“I am thankful for libraries because every single library I've set foot in has helped me learn and grow. Whether I stopped by to check out books, movies, or CDs, or hunkered down in a study room or at a public computer to read and write papers for my degrees, or attended a program just for fun, the libraries I've visited have had a strong impact on me as a human being. I am thankful for the free resources that libraries have offered to me throughout my life and to their communities.”—Kelle B.
“I am thankful for my library because during the upheaval of 2020, my library never missed a beat and fed my heart, mind, soul and spirit; making quarantine, uncertainty, suffering from COVID, and isolation so much easier.”—Kristin S.
Shortly after lockdown began, Virginia’s Arlington Public Library launched a weekly “quaranzine” full of community creations about life during coronavirus. Content includes poetry, illustration, photography, collage, painting, and more; contributions come from people of all ages and reflect the complex emotional landscape (from anger and grief to humor and hope) of living in 2020.
Earlier this year, librarians from the Feminist Task Force of the American Library Association's Social Responsibilities Round Table put together a list of their 10 recent favorite feminist books for youth. Some recommendations are for kids as well as teens.
Librarians from the Library and Information Technology Association recently assembled an out-of-this-world list of sci-fi books for young people. The list also offers recommendations for children in addition to teens.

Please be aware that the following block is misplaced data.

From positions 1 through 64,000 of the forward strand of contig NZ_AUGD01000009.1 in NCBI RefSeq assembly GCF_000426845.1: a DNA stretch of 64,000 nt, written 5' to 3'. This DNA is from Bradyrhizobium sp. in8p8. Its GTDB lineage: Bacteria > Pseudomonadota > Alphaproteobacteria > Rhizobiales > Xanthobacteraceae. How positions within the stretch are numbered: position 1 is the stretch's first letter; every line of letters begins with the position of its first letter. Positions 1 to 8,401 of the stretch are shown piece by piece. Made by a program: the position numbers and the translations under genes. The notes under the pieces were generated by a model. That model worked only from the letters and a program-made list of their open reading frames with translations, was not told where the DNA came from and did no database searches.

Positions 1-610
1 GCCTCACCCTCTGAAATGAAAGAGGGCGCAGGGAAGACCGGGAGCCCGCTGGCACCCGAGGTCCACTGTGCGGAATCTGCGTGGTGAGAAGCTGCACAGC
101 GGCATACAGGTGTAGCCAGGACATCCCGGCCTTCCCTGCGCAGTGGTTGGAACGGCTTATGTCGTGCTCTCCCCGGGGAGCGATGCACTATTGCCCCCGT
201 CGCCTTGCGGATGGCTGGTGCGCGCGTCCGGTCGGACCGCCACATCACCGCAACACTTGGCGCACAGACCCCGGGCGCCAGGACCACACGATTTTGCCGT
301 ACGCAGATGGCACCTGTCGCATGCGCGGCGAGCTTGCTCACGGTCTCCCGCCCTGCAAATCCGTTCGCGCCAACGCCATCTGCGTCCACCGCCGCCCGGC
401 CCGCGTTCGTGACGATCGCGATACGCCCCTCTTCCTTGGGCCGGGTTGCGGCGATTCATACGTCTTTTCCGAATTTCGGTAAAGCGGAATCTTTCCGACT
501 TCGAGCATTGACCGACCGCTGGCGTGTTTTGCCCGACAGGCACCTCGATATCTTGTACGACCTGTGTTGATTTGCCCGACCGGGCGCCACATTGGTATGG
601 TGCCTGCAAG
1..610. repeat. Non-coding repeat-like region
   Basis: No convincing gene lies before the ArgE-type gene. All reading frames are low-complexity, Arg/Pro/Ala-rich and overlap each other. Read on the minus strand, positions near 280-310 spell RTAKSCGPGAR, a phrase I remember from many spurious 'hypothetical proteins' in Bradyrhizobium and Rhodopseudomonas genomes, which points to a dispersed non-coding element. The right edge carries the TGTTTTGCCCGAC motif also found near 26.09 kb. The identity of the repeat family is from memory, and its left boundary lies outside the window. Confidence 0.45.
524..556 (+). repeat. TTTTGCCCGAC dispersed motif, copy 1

Books for Kids
The Newbery and Caldecott Book Awards are among the nation’s most prestigious honors for children’s literature. Curated by librarians and dating back to the early twentieth century, these awards have highlighted dozens of stellar kids’ books over the years.
This list of social justice kids’ book recommendations from the Black Caucus of the American Library Association and the Association for Library Service to Children offers 60 picks for having challenging but necessary conversations with children from pre-K through eighth grade.
For more great reads at an amazing price, shop the Be The Change collection from Humble Bundle, the American Library Association, and the Freedom to Read Foundation; the set is full of diverse books and proceeds help support library social justice initiatives.